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  • 19th Aug 2019

Reducing household power usage during the hottest days of the year

How changing the default can ease the burden on the power grid

On hot summer days, power usage in Australia skyrockets as households and businesses turn on their air conditioners. Energy usage can increase by over 45% on these days, particularly between 3pm and 6pm when both households and offices are running their air conditioning.

The traditional approach to these peak-demand events has been to rely on emergency power plants that operate for as little as 20 hours a year. These power stations are expensive to build and to run, and using them causes the cost of energy to increase up to 140 times during these periods. This is why energy providers like Powershop Australia are turning to a new approach: behavioural demand response

Demand response encourages consumers to briefly reduce their burden on the power grid during high demand periods, often using a simple prompt. This saves money for both the consumer and the power retailer, creating an incentive for both parties. 

In a new trial, we collaborated with energy provider Powershop Australia to help reduce energy demand during these busy periods and make the most of Powershop Australia’s demand response system. 

Changing who participated in a demand response by default

We wanted to increase the use of Powershop Australia’s fantastic demand response program, Curb Your Power (CYP), and one strategy we used was to change the default. 

People who were Powershop customers, but were not in CYP, were defaulted into the program but given the option to opt out. In our trial these households, who were enrolled in the demand response program by default, used 13.8% less power during peak demand events (Figure 1).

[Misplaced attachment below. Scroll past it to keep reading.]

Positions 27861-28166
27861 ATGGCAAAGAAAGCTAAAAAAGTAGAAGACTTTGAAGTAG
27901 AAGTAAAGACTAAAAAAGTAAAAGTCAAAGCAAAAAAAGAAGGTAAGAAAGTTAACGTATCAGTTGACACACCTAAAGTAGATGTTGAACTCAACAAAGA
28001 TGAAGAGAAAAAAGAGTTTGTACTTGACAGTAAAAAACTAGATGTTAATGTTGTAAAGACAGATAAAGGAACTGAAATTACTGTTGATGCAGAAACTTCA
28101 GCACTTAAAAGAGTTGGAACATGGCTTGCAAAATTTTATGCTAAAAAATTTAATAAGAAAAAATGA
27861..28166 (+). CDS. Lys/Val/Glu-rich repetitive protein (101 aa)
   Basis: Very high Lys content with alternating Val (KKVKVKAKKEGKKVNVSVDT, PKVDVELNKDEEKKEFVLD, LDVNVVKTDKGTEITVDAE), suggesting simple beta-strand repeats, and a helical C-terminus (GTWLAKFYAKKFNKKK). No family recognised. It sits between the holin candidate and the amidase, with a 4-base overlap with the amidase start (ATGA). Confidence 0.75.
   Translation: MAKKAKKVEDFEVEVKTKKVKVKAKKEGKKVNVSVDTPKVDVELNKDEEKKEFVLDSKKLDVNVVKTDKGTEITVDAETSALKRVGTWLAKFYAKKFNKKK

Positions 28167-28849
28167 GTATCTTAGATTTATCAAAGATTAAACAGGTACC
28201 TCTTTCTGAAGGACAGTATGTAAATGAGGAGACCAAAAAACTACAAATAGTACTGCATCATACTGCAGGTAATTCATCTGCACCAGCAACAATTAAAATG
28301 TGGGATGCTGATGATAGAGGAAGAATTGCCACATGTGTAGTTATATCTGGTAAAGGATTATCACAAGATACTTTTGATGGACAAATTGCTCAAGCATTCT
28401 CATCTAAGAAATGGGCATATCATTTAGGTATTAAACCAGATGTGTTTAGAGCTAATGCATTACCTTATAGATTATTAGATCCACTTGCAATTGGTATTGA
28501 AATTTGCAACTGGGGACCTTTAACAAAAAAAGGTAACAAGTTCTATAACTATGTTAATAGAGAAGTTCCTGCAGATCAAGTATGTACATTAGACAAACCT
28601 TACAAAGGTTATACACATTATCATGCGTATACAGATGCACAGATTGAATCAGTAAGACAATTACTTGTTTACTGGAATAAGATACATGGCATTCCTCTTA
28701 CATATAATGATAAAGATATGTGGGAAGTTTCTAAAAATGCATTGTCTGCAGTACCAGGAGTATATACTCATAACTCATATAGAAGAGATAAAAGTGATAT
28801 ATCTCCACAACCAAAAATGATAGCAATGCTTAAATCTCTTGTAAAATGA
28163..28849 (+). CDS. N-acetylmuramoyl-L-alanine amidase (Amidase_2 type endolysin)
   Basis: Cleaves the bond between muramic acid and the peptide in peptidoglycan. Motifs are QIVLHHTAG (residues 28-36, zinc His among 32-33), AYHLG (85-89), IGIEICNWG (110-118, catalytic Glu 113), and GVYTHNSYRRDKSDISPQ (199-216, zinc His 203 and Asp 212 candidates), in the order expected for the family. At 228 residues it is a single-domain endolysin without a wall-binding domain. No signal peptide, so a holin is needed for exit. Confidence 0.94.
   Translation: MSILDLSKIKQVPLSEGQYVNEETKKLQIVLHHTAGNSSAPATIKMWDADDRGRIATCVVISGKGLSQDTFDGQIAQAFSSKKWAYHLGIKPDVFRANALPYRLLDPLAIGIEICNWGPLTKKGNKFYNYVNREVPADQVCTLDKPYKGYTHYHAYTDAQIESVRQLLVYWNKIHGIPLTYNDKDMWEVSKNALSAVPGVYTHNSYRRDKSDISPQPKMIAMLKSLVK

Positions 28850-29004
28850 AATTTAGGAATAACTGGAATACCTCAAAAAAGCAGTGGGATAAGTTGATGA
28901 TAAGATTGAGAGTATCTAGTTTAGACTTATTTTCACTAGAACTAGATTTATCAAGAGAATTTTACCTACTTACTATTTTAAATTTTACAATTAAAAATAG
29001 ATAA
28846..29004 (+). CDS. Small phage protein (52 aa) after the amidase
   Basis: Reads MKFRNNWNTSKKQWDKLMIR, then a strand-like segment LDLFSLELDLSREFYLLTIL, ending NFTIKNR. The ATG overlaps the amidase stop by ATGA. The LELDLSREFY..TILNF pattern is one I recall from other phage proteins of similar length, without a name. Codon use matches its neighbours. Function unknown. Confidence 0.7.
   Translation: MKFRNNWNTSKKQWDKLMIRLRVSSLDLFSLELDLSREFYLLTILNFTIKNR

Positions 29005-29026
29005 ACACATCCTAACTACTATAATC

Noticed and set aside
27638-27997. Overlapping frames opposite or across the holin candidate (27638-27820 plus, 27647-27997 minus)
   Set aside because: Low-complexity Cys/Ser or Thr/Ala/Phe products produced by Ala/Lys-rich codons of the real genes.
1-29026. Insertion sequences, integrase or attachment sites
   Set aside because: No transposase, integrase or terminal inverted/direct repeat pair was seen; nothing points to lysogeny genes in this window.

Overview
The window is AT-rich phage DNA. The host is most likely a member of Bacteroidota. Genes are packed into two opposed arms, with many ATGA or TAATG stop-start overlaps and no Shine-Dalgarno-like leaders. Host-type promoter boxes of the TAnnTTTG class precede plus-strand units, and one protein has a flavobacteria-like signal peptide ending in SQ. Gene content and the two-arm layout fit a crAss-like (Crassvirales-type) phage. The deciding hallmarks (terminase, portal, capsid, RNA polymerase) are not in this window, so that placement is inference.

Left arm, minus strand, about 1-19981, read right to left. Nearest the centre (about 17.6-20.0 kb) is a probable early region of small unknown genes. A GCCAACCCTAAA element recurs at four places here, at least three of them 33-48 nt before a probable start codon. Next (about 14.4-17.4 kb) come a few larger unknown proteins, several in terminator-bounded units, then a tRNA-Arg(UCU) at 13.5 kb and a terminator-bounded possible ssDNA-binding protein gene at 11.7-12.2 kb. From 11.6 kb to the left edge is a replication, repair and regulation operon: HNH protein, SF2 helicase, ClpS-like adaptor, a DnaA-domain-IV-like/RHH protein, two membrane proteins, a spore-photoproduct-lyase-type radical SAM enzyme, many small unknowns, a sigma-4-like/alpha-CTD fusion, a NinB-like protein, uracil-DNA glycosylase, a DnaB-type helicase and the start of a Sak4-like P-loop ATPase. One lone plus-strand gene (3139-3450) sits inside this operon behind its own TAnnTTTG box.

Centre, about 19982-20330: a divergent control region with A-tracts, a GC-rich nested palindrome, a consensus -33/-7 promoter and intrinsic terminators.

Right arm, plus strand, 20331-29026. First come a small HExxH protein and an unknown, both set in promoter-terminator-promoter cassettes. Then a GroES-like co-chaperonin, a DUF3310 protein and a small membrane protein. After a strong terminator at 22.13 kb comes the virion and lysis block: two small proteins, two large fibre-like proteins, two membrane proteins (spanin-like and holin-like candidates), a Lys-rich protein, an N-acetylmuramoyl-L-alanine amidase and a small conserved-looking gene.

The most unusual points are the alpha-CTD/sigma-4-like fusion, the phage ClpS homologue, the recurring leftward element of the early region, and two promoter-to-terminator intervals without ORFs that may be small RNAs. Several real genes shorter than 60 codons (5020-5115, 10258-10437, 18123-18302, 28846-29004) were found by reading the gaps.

Consumers who were already enrolled in CYP were not receptive to behaviourally informed messages. It seems that people who plan to control their energy use are already motivated, and don’t need a nudge.

Figure 1: Average energy usage during two peak demand events by condition. Black: business as usual; blue: behaviourally-informed messages; orange: message-by-default.

The large impact of the default message is likely driven by two factors:

  1. Far more people received a message by default than by choice (99% vs 13% in the business as usual condition).
  2. Customers not already enrolled in CYP use more energy on average compared to CYP participants – this means they had more room to reduce their power usage during the event. 

This trial highlights how effective a change in defaults can be, even when compared with other behavioural interventions. There are over 8 million households in Australia – defaulting every household into a demand response program could dramatically reduce our national energy consumption. This would remove the need for expensive power plants that sit idle for most of the year and help the environment.

Authors

Min-Taec Kim

Senior Advisor

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Ashleigh Morse

Associate Advisor